SINGAPORE - Corrupt civil servants in Singapore will not be able to dodge the long arm of the law, people believe. And confidence in Singapore's anti-corruption capabilities has placed the country among the top five internationally, according to a new global study.
More than seven out of 10 people polled believe that any high- ranking government official here who misuses public funds will not get away with it.
The study, released by the Washington-based World Justice Project (WJP) on Tuesday, placed Botswana, New Zealand, Norway and Hong Kong ahead of Singapore. They outpaced others like Japan and the United States.
Botswana, one of Africa's most stable countries and its longest continuous multi-party democracy, is relatively corruption-free, noted a BBC report in January.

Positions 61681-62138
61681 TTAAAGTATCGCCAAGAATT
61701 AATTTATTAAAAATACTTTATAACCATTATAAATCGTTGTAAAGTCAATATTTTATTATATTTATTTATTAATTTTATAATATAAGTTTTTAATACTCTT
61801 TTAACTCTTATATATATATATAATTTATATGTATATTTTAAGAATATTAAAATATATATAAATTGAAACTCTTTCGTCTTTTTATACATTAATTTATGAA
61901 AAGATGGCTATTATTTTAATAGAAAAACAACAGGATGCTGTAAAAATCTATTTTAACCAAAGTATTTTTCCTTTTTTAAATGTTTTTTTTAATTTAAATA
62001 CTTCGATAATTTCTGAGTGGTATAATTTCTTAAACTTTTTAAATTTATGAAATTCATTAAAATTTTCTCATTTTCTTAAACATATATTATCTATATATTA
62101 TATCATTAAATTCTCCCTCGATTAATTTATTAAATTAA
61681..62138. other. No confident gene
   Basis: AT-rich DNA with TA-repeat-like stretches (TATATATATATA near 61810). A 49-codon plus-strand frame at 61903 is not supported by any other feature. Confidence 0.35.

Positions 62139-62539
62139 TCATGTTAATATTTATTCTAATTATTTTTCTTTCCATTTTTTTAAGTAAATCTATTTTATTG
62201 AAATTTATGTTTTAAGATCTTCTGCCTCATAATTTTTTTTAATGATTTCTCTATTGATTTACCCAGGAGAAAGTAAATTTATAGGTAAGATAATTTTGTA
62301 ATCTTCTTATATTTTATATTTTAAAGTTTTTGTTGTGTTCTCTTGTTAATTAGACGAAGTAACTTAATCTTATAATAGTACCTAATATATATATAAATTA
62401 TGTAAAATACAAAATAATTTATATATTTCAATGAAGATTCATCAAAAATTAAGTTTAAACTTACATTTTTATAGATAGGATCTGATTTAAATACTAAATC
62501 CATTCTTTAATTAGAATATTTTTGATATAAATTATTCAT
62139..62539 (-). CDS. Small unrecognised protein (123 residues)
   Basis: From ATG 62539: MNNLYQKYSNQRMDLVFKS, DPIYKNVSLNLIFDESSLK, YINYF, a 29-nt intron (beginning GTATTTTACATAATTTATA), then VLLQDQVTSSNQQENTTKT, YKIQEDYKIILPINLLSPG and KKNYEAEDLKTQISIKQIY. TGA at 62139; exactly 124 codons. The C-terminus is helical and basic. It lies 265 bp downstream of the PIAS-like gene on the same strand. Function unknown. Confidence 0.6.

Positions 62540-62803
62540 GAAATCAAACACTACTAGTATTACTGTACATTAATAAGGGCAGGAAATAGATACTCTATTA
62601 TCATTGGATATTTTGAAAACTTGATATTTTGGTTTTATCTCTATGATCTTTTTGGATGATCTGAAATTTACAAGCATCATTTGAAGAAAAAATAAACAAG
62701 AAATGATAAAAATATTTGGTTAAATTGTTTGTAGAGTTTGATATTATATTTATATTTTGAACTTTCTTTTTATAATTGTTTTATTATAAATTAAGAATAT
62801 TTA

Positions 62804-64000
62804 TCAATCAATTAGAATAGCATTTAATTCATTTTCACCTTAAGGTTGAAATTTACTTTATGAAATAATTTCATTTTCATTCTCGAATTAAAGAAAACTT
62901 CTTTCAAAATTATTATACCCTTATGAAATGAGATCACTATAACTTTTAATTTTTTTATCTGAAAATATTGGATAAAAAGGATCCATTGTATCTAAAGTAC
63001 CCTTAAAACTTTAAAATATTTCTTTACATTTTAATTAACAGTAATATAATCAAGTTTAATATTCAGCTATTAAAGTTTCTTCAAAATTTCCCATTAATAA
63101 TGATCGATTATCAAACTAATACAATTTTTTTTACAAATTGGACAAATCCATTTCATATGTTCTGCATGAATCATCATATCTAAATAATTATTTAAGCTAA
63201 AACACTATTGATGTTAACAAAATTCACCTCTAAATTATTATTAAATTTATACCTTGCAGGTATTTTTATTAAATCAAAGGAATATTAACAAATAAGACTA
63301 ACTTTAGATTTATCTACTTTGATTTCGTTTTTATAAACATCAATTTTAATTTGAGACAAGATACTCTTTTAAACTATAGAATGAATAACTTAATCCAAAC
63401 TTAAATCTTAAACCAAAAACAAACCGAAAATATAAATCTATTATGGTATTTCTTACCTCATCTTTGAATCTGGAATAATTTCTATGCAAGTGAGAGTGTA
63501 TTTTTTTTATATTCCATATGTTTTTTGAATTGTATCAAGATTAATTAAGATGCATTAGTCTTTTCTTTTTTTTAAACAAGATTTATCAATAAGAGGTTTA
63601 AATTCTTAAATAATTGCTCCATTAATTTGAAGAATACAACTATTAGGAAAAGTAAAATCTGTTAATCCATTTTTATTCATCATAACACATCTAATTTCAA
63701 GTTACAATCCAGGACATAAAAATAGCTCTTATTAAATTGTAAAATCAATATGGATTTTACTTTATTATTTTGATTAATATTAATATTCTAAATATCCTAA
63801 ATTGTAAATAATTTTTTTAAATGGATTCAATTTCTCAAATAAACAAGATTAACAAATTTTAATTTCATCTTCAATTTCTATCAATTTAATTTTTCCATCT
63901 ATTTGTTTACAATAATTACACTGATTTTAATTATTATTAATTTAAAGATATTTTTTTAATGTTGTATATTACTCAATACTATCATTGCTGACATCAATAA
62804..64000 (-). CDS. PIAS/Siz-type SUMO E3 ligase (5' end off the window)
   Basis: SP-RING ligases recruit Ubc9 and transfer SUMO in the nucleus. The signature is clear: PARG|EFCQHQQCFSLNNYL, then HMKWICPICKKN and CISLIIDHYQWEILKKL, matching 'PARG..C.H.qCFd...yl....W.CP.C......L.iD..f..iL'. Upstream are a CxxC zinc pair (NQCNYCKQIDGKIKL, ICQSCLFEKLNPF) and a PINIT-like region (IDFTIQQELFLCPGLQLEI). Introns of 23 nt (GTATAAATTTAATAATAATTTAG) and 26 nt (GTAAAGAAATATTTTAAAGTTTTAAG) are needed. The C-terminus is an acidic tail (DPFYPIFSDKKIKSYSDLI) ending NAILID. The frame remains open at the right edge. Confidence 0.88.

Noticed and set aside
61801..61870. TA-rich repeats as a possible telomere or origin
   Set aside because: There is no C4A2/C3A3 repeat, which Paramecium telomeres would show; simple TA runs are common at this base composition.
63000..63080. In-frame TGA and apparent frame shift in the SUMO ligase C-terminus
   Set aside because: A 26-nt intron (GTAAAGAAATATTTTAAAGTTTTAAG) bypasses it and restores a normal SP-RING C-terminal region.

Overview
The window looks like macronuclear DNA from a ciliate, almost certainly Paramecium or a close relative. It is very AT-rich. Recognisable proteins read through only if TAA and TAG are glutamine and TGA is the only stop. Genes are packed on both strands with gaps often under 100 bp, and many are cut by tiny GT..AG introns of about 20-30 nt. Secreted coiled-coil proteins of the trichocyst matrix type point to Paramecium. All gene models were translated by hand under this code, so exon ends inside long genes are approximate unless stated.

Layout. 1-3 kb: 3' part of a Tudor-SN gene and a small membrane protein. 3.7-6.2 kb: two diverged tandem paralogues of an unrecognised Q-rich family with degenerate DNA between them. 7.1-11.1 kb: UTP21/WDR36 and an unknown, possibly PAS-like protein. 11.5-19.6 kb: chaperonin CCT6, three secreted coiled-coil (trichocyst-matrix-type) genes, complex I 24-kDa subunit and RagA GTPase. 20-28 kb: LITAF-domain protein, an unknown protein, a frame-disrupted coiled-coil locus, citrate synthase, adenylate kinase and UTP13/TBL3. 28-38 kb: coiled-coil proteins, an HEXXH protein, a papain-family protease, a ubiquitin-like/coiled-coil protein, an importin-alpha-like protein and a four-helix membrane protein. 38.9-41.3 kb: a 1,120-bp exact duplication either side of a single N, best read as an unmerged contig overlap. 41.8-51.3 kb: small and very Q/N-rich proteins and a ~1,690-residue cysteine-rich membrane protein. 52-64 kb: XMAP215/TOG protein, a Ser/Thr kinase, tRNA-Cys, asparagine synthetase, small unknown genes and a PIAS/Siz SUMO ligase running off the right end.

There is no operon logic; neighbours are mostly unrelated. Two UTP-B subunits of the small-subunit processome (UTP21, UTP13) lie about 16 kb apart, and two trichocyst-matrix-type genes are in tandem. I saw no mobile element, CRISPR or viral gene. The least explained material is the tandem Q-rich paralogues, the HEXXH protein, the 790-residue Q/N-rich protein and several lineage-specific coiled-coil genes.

But in two-thirds of all countries and regions polled, many were pessimistic that offenders would be held accountable.
WJP spokesman Laura Cochran said the poll showed "62 per cent of individuals worldwide believe that a government official guilty of using public money for personal benefit will go unpunished".
They believe this is so even where evidence of wrongdoing is strong and the matter is in the media.
"The survey results suggest that consequence-free corruption is a widespread, corrosive force on governments around the globe," she added.
The project polled people from 99 countries and regions, asking what would happen if a government official was caught taking public money for his own benefit, and this was made public.
The worst performers included Uzbekistan, Argentina and Pakistan, where only 3 to 17 per cent of people thought the offenders would be made accountable.